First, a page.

Research Tests Face Masks’ Effect on Analytics Accuracy
No shirt, no shoes, no mask, no service. While many organizations and facilities changed their policies this year, facial recognition software struggled to maintain accuracy amid this new dress code. According to an interagency report from the U.S. National Institute of Standards and Technology (NIST) released in July 2020, while the best commercial facial recognition algorithms had error rates of about 5 percent, most algorithms failed up to 50 percent of the time when asked to match a person’s photo with a version wearing a digitally applied face mask.
NIST has been performing ongoing tests of facial recognition software and algorithms for decades, so this latest test fits in well with prior research, says Mei Ngan, a computer scientist at NIST and one of the authors of the recent report in the face recognition vendor test series, Face recognition accuracy with face masks using pre-COVID-19 algorithms. The NIST test sought to determine whether pre-pandemic software could cope with face masks, and testing showed that most algorithms would require fine-tuning to reach pre-pandemic levels of one-to-one verification—when the software can accurately tell that two images show the same person.
To leverage NIST’s existing data set of images, including U.S. border crossing photos and travel application photos, researchers applied face mask shapes to the photos digitally to see how the algorithms would cope with matching a masked and unmasked person. The researchers used two mask shapes—wide, which mimics a surgical mask, and round, which mimics an N-95 mask—in either black or light blue. They also moved the mask shape up and down to determine how nose coverage would affect verification.
Overall, the researchers tested 89 pre-March 2020 algorithms on 6.2 million photos, and all algorithms gave increased false non-match rates when confronted with masked faces. Using the same data set, the most accurate algorithms fail to authenticate about 0.3 percent of persons without masks, but 5 percent when masks were applied.
“However, many algorithms are much less tolerant: some algorithms that are quite competitive with unmasked faces...fail to authenticate between 20 percent and 50 percent of images,” the report found.
Mask type and coverage made a significant difference in accuracy. Light blue masks caused lower error rates than black masks. Masks that cover more of the face, such as rectangular or surgical masks, gave higher false negative rates, especially when the mask covers most of the nose.
“This all makes sense—the more of the face that you cover, the less information the algorithms have to extract to do matching with,” Ngan says.
“The amount of nose coverage had an impact on accuracy; we saw about a factor of five decrease in error rates in low masks when compared to high masks,” she adds. “Depending on the application and policies of the environment in which the system is deployed, there could be accuracy reasons to have the user pull their mask down to below the nose for authentication.”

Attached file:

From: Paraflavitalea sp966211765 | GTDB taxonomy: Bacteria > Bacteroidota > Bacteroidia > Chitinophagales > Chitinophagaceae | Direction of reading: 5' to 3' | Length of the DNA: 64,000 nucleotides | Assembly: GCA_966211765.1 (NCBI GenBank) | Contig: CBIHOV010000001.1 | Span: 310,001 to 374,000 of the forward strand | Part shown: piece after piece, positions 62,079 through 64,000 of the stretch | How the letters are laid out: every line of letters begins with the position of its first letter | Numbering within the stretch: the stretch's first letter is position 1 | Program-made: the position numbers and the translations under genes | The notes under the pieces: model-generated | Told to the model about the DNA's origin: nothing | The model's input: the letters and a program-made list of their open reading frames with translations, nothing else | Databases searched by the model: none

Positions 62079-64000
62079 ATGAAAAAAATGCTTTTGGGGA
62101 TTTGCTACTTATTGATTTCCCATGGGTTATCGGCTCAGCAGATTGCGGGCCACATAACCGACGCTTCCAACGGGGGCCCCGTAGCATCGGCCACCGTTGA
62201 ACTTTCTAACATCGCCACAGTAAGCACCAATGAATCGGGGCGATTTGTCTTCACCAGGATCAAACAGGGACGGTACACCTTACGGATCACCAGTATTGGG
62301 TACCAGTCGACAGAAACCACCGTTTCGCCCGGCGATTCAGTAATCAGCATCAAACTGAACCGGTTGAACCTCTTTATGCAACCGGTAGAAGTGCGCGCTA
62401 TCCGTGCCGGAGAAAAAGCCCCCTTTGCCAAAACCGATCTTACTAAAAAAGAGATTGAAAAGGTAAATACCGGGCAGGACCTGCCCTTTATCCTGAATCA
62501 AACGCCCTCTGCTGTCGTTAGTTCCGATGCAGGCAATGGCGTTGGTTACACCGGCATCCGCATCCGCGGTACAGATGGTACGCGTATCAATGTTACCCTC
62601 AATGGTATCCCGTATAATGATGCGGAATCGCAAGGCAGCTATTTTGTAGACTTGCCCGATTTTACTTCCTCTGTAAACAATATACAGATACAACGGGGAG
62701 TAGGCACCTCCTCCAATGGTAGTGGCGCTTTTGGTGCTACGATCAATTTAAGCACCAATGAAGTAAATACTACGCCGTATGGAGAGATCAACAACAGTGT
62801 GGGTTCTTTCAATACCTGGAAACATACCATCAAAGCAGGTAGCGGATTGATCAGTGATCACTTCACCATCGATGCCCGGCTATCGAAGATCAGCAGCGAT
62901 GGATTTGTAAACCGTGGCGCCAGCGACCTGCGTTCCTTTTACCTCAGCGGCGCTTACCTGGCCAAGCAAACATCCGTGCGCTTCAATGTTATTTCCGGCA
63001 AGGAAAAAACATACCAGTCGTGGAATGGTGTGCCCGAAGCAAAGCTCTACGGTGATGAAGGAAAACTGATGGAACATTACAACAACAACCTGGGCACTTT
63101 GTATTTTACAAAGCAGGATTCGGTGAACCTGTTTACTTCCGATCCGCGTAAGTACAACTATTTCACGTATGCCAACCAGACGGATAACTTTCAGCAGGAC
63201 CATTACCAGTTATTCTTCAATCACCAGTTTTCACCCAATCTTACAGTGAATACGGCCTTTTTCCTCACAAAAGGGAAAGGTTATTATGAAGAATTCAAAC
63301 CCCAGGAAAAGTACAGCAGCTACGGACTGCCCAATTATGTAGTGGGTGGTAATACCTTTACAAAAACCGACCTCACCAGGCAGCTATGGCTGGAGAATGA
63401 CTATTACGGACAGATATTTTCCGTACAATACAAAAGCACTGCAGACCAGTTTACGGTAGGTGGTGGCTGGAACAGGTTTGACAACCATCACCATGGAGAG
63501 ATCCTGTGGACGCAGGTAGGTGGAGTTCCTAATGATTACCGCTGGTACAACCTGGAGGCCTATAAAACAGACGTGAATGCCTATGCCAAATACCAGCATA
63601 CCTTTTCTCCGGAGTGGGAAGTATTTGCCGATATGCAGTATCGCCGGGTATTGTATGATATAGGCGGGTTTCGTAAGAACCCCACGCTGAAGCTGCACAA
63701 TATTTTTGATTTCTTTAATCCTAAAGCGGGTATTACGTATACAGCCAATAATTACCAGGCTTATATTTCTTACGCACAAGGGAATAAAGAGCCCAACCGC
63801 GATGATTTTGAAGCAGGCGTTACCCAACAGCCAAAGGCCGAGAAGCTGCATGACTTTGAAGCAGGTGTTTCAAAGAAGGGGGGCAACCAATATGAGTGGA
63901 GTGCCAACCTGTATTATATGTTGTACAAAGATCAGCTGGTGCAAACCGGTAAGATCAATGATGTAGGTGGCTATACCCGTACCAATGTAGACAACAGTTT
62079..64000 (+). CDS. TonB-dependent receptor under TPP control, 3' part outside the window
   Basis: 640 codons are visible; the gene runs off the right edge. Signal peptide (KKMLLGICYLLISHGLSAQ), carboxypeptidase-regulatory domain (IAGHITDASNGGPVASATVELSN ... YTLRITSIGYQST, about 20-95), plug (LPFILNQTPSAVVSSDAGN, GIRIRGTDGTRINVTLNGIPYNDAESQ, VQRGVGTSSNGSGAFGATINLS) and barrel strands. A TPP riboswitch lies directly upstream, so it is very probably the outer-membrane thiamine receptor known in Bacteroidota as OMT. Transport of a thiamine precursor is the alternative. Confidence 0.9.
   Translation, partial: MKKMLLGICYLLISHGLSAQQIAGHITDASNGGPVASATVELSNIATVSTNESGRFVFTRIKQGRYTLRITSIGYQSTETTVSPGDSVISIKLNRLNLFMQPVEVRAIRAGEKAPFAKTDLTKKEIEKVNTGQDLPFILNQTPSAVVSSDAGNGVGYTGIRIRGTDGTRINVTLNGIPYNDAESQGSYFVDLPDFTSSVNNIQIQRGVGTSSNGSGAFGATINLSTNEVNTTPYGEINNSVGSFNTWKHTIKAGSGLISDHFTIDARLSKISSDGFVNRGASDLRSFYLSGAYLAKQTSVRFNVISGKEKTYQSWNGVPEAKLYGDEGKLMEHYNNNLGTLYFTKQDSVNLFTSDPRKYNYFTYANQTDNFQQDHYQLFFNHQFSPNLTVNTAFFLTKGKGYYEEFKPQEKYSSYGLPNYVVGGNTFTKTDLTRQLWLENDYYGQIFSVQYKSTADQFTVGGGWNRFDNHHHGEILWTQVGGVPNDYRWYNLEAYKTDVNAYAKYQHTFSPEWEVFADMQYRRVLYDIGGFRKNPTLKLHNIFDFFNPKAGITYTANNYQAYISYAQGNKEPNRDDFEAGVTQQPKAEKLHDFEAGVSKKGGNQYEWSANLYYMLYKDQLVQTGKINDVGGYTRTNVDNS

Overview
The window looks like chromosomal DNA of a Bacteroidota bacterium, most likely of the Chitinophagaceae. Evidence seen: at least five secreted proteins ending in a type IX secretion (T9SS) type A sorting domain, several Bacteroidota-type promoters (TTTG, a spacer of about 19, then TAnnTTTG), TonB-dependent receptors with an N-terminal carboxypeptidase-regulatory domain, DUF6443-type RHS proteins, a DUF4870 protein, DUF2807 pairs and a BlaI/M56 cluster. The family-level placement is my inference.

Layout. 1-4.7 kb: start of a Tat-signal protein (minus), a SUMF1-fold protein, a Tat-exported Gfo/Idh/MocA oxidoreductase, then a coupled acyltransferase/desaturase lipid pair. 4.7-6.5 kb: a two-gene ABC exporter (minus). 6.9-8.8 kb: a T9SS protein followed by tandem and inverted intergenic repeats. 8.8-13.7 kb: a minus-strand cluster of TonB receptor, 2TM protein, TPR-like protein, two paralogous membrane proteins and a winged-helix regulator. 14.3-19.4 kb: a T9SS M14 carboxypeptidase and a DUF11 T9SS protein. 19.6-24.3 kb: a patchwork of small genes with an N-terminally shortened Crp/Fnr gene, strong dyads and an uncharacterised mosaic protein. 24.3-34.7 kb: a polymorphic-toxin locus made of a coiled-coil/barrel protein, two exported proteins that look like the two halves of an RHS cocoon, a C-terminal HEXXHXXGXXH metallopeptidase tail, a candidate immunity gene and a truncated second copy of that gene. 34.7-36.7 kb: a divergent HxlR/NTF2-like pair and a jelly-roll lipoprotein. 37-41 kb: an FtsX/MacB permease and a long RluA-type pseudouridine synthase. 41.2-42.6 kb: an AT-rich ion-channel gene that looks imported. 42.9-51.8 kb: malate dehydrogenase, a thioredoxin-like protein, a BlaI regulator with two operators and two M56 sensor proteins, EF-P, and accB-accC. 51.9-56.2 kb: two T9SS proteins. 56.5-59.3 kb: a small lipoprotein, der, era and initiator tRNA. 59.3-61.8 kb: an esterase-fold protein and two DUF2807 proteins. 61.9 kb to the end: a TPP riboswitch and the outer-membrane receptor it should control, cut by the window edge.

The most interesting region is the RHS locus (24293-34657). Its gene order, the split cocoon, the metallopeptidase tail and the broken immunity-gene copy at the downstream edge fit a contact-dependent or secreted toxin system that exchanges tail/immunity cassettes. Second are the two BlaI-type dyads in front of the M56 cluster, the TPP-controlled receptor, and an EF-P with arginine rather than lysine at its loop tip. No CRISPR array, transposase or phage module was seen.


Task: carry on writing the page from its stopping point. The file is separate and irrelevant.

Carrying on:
The study had limitations, however. Because of the use of digitally applied masks, which were used instead of developing a new mask-centric data set due to time and resource restrictions, researchers could not assess how the algorithms would handle the wide variety of shapes, textures, and patterns on real face masks, or how mass-produced masks would sit on different face shapes. The image subjects were also cooperative, Ngan says, meaning that most of the subjects were looking straight into the camera. That is unlike trying to authenticate people on the move—walking toward a doorway, for example, or from broad surveillance footage—which could challenge accuracy rates.
The researchers also acknowledged that the results apply to algorithms provided to NIST before the pandemic struck, and that these algorithms were developed without the expectation that they would be tested on masked face images. Ngan adds, however, that the research is ongoing, and as more developers submit post-COVID-19 algorithms or updates to be tested, the NIST leaderboard of the most accurate systems continues to change.
“We recently updated our face mask leaderboard (on the NIST website) with results from a number of algorithms that were submitted to us after the pandemic began,” she says. “While we don’t have information on whether they were specifically designed with face coverings in mind, it’s pretty clear based on the results that there are some developers that have been looking at the face mask problem. And for some developers, we have seen significant improvement in accuracy on masked faces compared to pre-pandemic algorithms.”
Ngan notes that developers looking to adapt algorithms to face mask use can extract more data points around the periocular region (around the eyes), which is usually unhampered by mask use. Other developers are retraining systems to account for masked images.
NIST emphasizes the need to evaluate algorithms in the space where they are used to test accuracy in the field, putting the onus on system owners and operators to “know your algorithm.” In addition, security leaders can ask their system providers about updates, and push for solutions that can handle both masked and unmasked images, Ngan adds.
A new report evaluating “mask-enabled” algorithms submitted to NIST in recent months is expected later in 2020.